|Publication number||US7533182 B2|
|Application number||US 11/039,927|
|Publication date||May 12, 2009|
|Filing date||Jan 24, 2005|
|Priority date||Jan 24, 2005|
|Also published as||US20060164422|
|Publication number||039927, 11039927, US 7533182 B2, US 7533182B2, US-B2-7533182, US7533182 B2, US7533182B2|
|Inventors||Yitzchak Wurtzel, Chris Beauvois, Ilya Rozenblat|
|Original Assignee||Starz Media, Llc|
|Export Citation||BiBTeX, EndNote, RefMan|
|Patent Citations (20), Referenced by (33), Classifications (17), Legal Events (3)|
|External Links: USPTO, USPTO Assignment, Espacenet|
1. Field of the Invention
This invention relates generally to a method and system for screening media segments. More specifically, this invention relates to associating feedback from at least one screener with a media segment received from at least one originator to obtain associated feedback and providing the associated feedback back to the originator.
2. Discussion of the Background
Screening involves the viewing of media segments on computer screens by stakeholders, such as producers, coordinators, managers or clients (among others). The purpose of screening is to enable review and approval by producers, coordinators, managers, and clients (hereafter “stakeholders”) for subsequent integration into an animated production. One purpose of screening is so that the stakeholders can guarantee that media segments received from remote artists (e.g., artists not located at a central facility) satisfy the requirements of the initial project as supplied to each artist. Additionally, the stakeholders review the media segments for sufficient quality and to make sure that the media segments fit seamlessly within the total animation production.
In the past, screeners reviewed media segments individually, without interacting with other screeners. Alternatively, multiple screeners may be used in a cooperative screening process. However, when multiple screeners are used, the screeners are generally located in a single physical facility, thereby enabling physical cooperation.
Screeners may obtain physical media (such as, for a non-limiting example, a digital versatile disc (DVD) mini-disc DV tape, or a video CD) through a physical delivery means such as mail or overnight package delivery. However, these and other methods of physical media delivery are time consuming and expensive.
Alternatively, current methods for transmission of media segments over the Internet may be used, but these methods usually involve file transfer protocol (FTP) or streaming media segments. FTP requires the transmission of the entire file before the media may be screened. Streaming media segments permits viewing by the intended receiver as the content originates from an appropriate server across the network.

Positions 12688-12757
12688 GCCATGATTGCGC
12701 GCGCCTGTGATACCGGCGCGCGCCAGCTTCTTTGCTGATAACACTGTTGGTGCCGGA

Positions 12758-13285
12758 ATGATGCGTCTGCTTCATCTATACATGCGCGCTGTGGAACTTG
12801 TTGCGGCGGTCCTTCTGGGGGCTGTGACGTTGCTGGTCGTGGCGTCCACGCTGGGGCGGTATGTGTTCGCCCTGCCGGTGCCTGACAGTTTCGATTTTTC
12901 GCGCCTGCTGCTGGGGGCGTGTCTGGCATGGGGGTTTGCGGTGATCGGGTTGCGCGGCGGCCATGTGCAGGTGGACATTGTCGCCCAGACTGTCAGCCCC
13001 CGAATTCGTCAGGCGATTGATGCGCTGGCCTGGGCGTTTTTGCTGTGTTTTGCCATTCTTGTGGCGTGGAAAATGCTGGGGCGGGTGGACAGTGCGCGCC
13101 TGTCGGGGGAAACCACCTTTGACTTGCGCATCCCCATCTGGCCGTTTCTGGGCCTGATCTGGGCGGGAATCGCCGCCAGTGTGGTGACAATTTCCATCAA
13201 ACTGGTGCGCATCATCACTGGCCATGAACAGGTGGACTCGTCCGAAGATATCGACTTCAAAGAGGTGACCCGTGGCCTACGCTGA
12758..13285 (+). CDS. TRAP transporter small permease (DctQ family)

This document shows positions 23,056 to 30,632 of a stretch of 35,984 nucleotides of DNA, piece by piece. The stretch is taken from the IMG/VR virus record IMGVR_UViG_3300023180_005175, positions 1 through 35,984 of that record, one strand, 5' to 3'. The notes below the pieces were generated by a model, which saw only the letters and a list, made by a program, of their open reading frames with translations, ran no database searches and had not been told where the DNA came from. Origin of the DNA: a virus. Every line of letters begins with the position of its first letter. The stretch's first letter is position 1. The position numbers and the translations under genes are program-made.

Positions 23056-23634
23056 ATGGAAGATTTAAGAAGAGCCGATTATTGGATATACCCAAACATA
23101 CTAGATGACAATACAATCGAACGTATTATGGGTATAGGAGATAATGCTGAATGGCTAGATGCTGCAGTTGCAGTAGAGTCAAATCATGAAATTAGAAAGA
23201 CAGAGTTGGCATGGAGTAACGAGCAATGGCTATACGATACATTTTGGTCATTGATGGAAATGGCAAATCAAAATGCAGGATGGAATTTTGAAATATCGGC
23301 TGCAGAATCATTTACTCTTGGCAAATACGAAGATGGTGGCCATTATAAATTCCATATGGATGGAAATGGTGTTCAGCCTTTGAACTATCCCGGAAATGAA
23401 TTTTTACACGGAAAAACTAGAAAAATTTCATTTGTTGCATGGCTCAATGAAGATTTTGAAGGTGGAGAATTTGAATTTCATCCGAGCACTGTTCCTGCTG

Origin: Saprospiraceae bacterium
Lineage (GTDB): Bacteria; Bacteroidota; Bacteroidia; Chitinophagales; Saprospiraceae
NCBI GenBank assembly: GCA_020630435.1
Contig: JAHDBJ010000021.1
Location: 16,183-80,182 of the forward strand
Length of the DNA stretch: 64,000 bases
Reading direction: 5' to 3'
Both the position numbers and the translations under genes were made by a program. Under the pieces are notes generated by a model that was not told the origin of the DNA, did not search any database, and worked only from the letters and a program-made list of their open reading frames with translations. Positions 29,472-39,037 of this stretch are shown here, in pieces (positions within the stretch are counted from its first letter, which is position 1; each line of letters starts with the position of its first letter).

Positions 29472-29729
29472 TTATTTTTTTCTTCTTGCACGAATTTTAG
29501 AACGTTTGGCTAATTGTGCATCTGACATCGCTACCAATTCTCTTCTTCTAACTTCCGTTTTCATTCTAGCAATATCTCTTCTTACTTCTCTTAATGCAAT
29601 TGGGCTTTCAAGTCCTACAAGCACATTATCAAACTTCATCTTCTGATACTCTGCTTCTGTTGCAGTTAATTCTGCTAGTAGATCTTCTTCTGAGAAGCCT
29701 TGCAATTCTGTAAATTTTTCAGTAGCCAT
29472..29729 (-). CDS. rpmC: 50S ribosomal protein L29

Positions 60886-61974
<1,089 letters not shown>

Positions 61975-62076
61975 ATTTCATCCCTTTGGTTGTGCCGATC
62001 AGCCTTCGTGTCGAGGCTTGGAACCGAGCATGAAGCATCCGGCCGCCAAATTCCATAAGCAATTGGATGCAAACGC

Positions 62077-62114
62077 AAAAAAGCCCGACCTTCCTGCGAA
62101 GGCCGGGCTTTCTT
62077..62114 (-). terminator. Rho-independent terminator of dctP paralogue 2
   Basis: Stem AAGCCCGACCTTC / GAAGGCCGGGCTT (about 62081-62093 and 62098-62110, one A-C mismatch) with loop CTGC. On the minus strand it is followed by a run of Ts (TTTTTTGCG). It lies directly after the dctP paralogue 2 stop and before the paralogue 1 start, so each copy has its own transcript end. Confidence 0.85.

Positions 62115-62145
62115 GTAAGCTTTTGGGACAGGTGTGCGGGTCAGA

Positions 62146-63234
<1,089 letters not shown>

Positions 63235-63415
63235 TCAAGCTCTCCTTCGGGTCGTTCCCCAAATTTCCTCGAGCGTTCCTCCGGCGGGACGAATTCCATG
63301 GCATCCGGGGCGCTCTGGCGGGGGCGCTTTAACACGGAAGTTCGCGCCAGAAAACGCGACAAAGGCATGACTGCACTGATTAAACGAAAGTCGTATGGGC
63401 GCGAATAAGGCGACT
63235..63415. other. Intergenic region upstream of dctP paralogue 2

As illustrated in
The current method of screening using FTP suffers many disadvantages. While the Internet is used for electronic transmission of content and FTP is employed, media segments may encounter transmission delays due to insufficient bandwidth and poor quality of service, for example. The problems associated with the transmission delays and quality of service are exaggerated when dealing with media segments since there is an extremely large amount of data involved with transmitting media segments and there is a need for the guaranteed delivery of the entire contents of the media segment. These problems render FTP relatively inefficient for use with high resolution multimedia segments. High resolution multimedia segments used in the animation production environments are very large because compression cannot be used since compression causes loss of data content.
Where it is desired that multiple screeners view media segments together, the multiple screeners must be connected to a common LAN with a central screening room server. Otherwise, screeners do not have the necessary equipment or facilities for coordinating the viewing activity, and will not be able to interact meaningfully based on specific portions of the media to be screened.
Current methods also require a homogeneous computing environment for screener devices, and the central screening room server assumes a common operating system and media player across all users. Without these assumptions, it is difficult to synchronize the playing of media segments encoded for various media players, and the visual impact presented by each brand of media player (or even a version of the media player) is unique, which results in a different viewing experience even for identical media segments for each screener.
Moreover, current methods for associating screener comments and content are not formalized. Informal methods (e.g., voice communication), associated text files, or scribbled notes are used to communicate with the originators. These informal methods require subsequent processing to accomplish uniformity so that an aggregate view may be presented with organized comments that can be used for subsequent corrective action, as necessary.
The present invention enables multiple physically dispersed screeners (e.g. the stakeholders) to view common media segments in a coordinated manner without using a central screening server. Additionally, the present invention is not dependent upon connection of the screeners to a common local area network (LAN). Screeners may also use numerous different technologies to view the media segments, such as UNIX workstations, Apple computers, or personal computers using a Microsoft operating system, for example. These technologies are intended to be examples, and are not limiting of the present invention.
A further purpose of the invention is to enable the fast movement of media segments over the Internet from originators (e.g., the artists) to multiple screeners' computers, where the originators connect to the Internet through consumer market quality broadband access. Additionally, the invention facilitates the return of the media segments and the associated screeners' comments to the original artists and to media repositories for downstream processing.